How “Black Friday” Almost Came Early — and other Thanksgiving/”Franksgiving” Tales

Happy short week! It’s become something of a tradition here on the AVPS end of things to get our blog post and newsletter out early during Thanksgiving, which of course is a week rich in traditions (including traditionally rich foods!)

The thing with “traditions” is, they feel like they’ve always been around — that’s why they’re traditional! But some of the things we take for granted over this long holiday weekend are, in fact, fairly recent arrivals on the collective radar.

Thanksgiving has been a Federal holiday since Gettysburg, when Lincoln proposed a day of gratitude for the ending of the Civil War (perhaps not foreseeing its ongoing reverberations more than a century later.) And yet, while falling on a Thursday, that holiday “had never received a fixed date, (but) had been celebrated since its recognition as a Federal holiday on the last Thursday of every month,” according to an article on American Profile.

That essay also looks at various holiday-related Presidential anecdotes over the decades and years, and recounts how Franklin D. Roosevelt tried to push the holiday back a week, in order to spark a Depression-era “Black Friday,” and encourage more shopping:

“In an attempt to grant large business owners a little more time between Thanksgiving and Christmas to generate revenue, the president made the executive decision to move the holiday back one week. However, this decision soon backfired immensely, with thousands of complaint letters pouring into the White House, and some state officials even declaring the change moot, celebrating the holiday on the original date. In protest, many began referring to the errant holiday as Franksgiving.’”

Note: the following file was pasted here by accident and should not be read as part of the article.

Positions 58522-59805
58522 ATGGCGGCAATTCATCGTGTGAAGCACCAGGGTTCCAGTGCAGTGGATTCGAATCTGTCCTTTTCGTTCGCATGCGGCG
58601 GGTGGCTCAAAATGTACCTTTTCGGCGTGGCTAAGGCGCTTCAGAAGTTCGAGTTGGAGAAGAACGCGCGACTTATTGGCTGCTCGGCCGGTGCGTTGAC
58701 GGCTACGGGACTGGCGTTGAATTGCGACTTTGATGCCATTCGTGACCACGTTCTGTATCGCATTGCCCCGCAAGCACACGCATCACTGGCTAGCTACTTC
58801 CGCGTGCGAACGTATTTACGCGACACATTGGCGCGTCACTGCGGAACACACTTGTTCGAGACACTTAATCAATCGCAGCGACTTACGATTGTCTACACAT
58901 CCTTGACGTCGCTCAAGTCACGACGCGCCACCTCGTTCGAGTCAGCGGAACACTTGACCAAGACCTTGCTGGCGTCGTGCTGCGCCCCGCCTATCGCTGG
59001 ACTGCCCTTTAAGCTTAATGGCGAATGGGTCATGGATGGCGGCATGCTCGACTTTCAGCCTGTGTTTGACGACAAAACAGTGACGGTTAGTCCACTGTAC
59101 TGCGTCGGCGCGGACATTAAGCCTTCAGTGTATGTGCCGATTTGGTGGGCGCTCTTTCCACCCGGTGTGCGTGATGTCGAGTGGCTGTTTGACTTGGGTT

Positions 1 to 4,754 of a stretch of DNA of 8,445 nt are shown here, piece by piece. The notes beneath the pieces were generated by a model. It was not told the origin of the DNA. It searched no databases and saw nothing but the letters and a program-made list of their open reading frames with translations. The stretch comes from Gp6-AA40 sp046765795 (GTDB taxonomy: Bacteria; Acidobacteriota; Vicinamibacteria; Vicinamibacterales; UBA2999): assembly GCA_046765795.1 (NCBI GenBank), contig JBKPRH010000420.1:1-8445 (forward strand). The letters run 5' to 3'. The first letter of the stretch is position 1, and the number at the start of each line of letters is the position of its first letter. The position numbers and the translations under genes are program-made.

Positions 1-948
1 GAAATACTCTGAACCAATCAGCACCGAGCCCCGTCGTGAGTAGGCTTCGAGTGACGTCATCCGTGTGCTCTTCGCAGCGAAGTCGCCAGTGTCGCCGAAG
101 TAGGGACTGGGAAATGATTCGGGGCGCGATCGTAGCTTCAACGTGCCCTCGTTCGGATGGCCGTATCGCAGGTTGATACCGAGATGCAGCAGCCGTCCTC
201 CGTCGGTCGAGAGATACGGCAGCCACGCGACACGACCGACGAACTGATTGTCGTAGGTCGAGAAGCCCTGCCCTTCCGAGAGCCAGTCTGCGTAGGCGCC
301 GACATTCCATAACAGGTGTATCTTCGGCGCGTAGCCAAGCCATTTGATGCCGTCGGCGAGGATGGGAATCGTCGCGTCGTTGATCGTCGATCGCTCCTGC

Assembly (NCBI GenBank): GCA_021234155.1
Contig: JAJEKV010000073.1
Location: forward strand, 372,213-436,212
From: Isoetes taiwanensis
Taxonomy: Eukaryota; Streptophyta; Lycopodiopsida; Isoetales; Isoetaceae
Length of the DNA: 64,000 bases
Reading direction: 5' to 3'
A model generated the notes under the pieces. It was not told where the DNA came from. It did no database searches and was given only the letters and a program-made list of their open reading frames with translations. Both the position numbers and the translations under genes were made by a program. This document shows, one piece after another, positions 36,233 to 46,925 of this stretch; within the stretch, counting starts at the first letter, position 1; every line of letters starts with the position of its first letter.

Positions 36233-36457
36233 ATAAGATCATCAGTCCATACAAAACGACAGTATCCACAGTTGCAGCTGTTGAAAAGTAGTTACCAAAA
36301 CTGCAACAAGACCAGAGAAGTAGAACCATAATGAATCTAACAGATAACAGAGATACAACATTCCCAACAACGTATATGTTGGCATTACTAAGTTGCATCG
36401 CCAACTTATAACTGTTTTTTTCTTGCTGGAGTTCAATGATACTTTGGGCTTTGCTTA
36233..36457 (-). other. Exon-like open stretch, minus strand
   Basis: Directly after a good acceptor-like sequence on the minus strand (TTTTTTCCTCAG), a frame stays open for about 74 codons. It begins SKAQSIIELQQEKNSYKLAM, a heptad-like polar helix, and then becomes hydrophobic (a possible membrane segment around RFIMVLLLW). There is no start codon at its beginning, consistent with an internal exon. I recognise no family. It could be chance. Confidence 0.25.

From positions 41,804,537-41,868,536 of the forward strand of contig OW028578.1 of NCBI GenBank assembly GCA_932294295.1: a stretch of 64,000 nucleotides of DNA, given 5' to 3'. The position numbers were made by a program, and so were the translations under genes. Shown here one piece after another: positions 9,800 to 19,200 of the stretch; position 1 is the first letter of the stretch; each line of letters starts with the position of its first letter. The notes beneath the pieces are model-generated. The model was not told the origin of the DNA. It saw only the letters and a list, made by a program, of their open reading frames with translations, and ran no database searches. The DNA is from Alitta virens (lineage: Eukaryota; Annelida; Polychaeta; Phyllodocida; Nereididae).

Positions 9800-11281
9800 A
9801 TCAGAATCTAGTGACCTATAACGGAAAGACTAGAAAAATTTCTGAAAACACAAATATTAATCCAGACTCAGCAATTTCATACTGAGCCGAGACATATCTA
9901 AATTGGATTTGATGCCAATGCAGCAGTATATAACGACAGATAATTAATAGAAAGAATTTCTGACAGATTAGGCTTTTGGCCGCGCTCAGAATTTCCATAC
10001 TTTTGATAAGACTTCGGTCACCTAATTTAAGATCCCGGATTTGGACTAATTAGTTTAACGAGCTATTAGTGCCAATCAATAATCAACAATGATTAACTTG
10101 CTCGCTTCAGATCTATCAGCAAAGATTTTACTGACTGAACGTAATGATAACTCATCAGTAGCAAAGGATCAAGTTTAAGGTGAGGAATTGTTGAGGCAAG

So “Franksgiving” came and went (in spite of a later, Sinatra-themed connection to the name!), but the reliance on Thanksgiving-week holiday shopping remains a lynchpin of the economy.

Indeed, Marketwatch is reporting that Americans are planning to spend 25% more over Thanksgiving weekend than they did last year: “Fifty-seven percent of people plan to shop over the weekend, with 59% of those shoppers saying they’ll shop online, up from 52% in 2014. And while 14% plan to head to stores on Thanksgiving Day, 24% said they’ll do so online. Two-thirds of Thanksgiving weekend shoppers said they’ll shop on Black Friday…”

So when we return, it will be December, and another Black Friday and Cyber Monday will be in the bag, and we’ll have some “hard figures” to report.  But more importantly, you’ll have another trove of freshly-minted holiday memories as well.

So happy memory-making, and happy “Franksgiving!”

 

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